The statue never wants to stand in the gallery. It wants to live like all of the colorful people it encounters on a daily basis. Anyone with eyes could see its desire to move. The muscles sculpted out of ancient marble are tensed and tired of standing still for so long.
When the lights go out and the doors are locked, the statue wants to rest. It cannot in its infinite condition. Sometimes it can squeeze out a single tear from one of its solid eyes. The wear and tear from these single tears can be seen by the black streaks on its cheeks. The rest of it is all an off-white pigment.
Once a year, a man comes along and scrapes off the black grime with a toothbrush. That’s the only time that man comes to visit the statue. He doesn’t even stop to stare at the other pieces of art. He doesn’t even admire the statue, and the statue knows.
The statue can only imagine what the Olympic Games are like now. It was modeled to look like one of the active lives that entered the competition many years before television and the United States. It wants to be the skin twin, despite the mortal death. Living this long is not worth it to this particular statue. It doesn’t know whether or not other statues down the gallery feel the same way. If it could, it would walk down the hall and ask.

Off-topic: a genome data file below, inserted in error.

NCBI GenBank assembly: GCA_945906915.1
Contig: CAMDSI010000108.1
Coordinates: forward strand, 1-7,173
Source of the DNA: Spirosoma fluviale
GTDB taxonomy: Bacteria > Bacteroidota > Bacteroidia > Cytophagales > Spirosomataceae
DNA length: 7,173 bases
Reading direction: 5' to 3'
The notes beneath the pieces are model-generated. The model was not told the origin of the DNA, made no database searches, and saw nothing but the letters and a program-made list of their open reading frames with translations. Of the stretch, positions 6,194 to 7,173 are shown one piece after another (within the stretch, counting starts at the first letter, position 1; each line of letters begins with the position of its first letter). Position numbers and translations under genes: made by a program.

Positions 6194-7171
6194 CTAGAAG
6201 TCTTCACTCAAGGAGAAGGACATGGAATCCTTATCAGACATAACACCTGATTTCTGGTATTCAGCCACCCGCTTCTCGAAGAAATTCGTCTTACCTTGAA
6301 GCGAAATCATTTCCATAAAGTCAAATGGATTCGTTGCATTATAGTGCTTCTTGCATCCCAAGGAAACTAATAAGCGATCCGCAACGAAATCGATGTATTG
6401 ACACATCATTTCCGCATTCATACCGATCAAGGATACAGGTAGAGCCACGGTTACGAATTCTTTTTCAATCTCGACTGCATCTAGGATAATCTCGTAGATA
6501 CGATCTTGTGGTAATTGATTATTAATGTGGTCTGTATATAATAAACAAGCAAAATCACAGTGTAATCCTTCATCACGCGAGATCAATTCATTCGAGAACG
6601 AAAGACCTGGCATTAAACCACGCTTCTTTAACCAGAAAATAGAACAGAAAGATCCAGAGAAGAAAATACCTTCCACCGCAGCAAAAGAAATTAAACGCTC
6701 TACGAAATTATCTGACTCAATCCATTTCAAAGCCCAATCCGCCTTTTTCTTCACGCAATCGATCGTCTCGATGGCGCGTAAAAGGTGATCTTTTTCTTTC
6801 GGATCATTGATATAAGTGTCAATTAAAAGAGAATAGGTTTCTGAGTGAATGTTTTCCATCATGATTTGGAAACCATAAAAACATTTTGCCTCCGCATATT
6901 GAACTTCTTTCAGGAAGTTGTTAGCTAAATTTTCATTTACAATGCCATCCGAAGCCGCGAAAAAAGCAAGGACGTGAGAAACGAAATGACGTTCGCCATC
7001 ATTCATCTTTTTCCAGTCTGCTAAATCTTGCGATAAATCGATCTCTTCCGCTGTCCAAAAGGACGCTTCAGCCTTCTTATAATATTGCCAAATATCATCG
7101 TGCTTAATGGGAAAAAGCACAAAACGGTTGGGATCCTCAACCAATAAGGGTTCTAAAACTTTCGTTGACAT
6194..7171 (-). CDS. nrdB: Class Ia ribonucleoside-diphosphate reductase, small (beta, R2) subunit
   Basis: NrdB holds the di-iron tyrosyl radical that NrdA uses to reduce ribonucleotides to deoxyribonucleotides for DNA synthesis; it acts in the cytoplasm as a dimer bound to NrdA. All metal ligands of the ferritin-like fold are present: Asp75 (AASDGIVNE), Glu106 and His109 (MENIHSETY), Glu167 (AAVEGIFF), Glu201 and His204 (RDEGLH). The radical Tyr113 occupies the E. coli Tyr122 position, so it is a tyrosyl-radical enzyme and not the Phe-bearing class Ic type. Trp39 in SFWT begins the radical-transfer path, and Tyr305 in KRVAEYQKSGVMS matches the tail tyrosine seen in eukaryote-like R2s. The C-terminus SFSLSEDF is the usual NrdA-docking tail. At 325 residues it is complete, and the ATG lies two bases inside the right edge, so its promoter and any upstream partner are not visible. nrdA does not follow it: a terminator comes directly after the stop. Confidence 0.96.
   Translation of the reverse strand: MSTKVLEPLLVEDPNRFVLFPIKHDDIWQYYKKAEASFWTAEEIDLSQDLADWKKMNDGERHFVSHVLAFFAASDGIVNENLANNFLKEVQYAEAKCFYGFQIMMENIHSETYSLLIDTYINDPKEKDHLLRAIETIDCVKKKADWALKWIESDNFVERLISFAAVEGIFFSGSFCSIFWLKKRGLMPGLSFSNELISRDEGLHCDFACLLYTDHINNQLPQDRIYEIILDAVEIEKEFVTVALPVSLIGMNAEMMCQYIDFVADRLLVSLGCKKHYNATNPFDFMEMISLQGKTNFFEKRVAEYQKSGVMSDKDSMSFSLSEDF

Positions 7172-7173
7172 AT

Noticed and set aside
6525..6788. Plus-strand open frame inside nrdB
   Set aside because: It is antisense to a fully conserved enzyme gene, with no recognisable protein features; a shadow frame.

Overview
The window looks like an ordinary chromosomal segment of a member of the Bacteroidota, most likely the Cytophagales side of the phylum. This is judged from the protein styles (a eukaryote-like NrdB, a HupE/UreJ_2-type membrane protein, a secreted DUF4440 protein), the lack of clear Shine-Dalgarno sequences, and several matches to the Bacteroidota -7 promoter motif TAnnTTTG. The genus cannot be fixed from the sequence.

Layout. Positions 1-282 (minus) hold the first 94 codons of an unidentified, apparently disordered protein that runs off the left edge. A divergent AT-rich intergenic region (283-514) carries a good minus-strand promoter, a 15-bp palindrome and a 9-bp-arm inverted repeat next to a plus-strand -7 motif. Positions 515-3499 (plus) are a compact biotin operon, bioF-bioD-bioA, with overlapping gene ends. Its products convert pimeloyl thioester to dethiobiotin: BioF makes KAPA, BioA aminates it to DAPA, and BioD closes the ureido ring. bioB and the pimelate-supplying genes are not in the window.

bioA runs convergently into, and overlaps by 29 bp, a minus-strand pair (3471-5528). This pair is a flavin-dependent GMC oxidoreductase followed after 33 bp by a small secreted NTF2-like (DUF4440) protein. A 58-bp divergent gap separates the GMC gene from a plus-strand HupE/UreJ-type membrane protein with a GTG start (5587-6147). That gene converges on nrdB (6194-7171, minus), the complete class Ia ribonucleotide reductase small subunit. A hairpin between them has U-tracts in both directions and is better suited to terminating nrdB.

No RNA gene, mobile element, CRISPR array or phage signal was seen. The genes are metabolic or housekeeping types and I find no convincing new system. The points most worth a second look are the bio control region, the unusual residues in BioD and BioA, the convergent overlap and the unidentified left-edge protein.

The other statues do not cry like this one. But one time, the statue in question remembers one of the statues older than it fell from its resting place and shattered in the night. The white marble chunks all over the dark floor looked like the stars in the sky. But alas, it was repaired.
– Philip James Sterwerf